Compassionate Demand Letter

Dr. Steven Lutz, Psy.D., L.P.

Many people come alone into therapy in a desperate attempt to improve or save a failing relationship. Often these people have tried many things including couples counseling, marriage seminars, self-help books, faith-based programs, support groups, and other tools and yet remain discouraged and alone. It seems that their spouse or partner will not cooperate in any type of relationship healing. The Compassionate Demand Letter (CDL)​ can be an effective “11th hour” tool for a motivated individual to use when facing a resistant partner when all else has failed.

Step 1: Decide whether you are truly ready to render an ultimatum that might lead to the end of the relationship. Creating a rough draft of the CDL​ often helps to clarify whether you are ready to take this step. Use therapy and supportive relationships to help you decide. Consider reviewing the Log In Your Own Eye” Inventory (LYEI) handout to help you prepare for this major step.

Step 2: Create a rough draft of the CDL. Here is an outline:

    1. 1)  Introduction: Begin the letter by directly stating that this letter is a final attempt to ask your partner to get help regarding the relationship.
    2. 2)  Express that you love and value your partner and that you hope that this letter has a positive outcome.
    3. 3)  Humbly address the “Log in your own eye” (Matthew 7:5). Please see LYEI handout for information about this section.
    4. 4)  Describe the hurtful behaviors and attitudes in your partner. Get specific! See examples listed in sample letters.
    5. 5)  Describe the “help” you are asking your partner to get, such as individual therapy, couples therapy, chemical dependency assessment/treatment, supportive groups, medication evaluation, etc. Get very specific with recommendations, such as, “Work through Dr. Steven Stosny’s Love Without Hurt​ ​Compassion Bootcamp​ with a therapist familiar with this material. Most of the time, it is necessary to clarify that you would be open to couples counseling to explore the possibility of reconciliation only​ after individual progress is evident.
    6. 6)  Explain that you will be withdrawing from the relationship and that you will either join your partner in therapy (at a future date) to explore reconciliation, or that you plan to withdraw in a more permanent way. It is important that you clarify that you will never​ return to the relationship as it is now. Sometimes people use the word “divorce”, sometimes not, depending on their preference. This can also be a time to give some specifics regarding separation, especially if it involves physically leaving. These specifics can include a plan for communication, paying bills, negotiating child care, who you are planning on involving in this separation as part of your support system, where you will be staying (if you feel safe enough to indicate this), etc.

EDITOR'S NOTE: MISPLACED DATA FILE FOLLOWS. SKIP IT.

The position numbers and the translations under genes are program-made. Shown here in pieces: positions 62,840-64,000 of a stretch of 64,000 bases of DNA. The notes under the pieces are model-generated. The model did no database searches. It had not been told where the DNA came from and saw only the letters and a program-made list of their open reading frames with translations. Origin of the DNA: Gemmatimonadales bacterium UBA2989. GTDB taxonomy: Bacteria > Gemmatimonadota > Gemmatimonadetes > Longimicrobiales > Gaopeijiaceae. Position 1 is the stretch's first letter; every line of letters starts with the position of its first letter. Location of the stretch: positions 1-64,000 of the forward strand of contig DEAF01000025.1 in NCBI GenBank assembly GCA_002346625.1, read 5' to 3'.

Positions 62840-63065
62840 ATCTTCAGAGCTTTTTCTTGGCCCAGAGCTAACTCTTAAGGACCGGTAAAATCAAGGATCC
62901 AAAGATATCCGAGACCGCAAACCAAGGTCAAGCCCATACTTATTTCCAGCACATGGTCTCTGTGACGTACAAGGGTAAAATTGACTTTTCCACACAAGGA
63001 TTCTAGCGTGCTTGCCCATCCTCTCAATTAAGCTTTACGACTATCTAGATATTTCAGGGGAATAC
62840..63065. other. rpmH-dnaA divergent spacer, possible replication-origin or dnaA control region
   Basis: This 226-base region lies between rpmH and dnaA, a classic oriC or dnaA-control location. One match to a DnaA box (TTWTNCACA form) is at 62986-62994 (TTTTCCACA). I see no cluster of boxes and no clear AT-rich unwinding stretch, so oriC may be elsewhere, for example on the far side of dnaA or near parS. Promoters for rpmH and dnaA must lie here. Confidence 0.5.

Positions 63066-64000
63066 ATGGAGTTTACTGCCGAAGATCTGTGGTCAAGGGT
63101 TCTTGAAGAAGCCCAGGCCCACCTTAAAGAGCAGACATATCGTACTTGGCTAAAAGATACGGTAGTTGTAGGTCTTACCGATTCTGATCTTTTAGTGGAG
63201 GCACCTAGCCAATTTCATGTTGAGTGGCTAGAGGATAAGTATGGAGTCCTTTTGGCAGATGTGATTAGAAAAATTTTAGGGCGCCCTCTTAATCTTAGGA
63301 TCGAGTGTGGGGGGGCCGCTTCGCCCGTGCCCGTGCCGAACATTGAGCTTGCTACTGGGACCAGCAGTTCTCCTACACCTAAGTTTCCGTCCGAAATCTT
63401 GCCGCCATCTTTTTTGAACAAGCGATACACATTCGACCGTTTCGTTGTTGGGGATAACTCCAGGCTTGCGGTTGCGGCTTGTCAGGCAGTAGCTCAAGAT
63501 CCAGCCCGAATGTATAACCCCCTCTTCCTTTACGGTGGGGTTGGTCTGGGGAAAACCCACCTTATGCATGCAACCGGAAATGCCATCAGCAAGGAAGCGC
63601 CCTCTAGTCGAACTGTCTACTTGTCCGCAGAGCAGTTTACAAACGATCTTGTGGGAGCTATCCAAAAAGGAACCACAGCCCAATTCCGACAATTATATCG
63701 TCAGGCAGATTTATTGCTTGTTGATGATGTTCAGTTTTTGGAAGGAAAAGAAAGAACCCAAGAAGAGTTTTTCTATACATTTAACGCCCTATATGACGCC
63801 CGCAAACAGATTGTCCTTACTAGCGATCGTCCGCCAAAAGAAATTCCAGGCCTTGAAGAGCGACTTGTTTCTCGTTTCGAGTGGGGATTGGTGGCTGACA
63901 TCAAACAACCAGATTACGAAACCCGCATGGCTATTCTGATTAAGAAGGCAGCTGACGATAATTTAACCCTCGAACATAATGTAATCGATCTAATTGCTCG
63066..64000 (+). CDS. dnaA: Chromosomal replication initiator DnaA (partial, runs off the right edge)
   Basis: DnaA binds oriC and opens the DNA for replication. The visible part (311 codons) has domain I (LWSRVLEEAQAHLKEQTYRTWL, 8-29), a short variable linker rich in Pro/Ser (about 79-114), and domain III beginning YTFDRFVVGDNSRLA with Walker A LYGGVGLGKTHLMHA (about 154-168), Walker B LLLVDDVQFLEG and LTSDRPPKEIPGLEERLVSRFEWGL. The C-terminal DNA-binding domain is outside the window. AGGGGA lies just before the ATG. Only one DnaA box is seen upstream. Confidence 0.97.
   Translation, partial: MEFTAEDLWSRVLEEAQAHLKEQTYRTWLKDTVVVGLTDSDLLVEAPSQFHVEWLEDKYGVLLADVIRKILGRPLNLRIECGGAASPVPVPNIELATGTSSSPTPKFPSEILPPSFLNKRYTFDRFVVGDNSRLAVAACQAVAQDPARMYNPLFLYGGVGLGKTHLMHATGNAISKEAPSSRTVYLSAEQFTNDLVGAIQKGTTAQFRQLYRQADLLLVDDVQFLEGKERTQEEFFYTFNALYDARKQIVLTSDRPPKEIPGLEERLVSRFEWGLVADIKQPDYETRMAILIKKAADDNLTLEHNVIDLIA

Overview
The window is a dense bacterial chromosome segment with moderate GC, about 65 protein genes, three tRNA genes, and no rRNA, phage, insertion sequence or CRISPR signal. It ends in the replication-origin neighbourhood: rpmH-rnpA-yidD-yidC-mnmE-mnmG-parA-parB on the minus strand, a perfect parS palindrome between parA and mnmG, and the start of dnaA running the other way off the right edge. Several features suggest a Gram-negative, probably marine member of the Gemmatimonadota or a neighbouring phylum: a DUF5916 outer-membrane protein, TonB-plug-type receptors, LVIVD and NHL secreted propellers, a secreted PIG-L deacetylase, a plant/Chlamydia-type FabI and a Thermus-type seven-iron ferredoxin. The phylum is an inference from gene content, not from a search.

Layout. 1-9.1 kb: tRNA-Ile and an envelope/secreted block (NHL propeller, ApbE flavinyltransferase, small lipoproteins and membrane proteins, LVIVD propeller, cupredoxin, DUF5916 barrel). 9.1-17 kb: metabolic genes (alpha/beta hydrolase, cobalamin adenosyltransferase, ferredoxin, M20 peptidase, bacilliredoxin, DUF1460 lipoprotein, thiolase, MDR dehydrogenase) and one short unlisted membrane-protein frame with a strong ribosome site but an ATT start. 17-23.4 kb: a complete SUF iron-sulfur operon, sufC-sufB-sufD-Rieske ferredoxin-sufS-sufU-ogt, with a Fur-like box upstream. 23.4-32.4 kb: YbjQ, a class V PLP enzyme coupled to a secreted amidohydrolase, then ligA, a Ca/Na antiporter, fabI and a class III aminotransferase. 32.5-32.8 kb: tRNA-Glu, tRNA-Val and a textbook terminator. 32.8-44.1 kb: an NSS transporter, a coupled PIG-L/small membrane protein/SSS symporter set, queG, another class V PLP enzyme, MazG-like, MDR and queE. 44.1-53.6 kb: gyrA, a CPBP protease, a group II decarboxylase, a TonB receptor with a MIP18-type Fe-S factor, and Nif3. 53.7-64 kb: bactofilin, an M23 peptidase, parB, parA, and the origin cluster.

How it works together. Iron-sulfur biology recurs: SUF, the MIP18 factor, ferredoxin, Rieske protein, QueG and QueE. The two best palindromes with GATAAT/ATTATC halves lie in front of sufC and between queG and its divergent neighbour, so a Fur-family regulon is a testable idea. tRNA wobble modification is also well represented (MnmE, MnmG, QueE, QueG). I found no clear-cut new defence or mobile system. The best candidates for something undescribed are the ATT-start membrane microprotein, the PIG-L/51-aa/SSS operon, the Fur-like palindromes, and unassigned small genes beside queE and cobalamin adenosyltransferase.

7. 7) Finally, express that if your partner refuses to cooperate in this process, you will commit to act with compassion and respect as you negotiate the details of your break up. End the letter by expressing hope that this could be a beautiful beginning to a new season for the two of you.

Step 3: Give the letter to your therapist and trusted support people for editing and feedback. When the letter is in final form, then you need to decide what you will do next. Sometimes people decide to wait on delivering the letter on the advice of their support system. If you decide to move forward and deliver the letter to your partner, in some cases, you might want to tell your partner that you have a letter that expresses some very serious information about the relationship and ask them how they might want the letter delivered. Sometimes it is helpful to give time frames; time to read and “digest” the letter and then time to offer a response. Occasionally it is recommended that the letter is delivered after you physically leave, for safety reasons.

Step 4: Use this letter as a guide going forward, keeping mindful of the hard work you put into this process. To avoid future arguments and power struggles, let the letter do the talking. If necessary, remind your partner to re-read the letter and avoid arguing over the content. This is your truth and your partner does not need to “agree” with you regarding the CDL. Let the letter truly be your last word.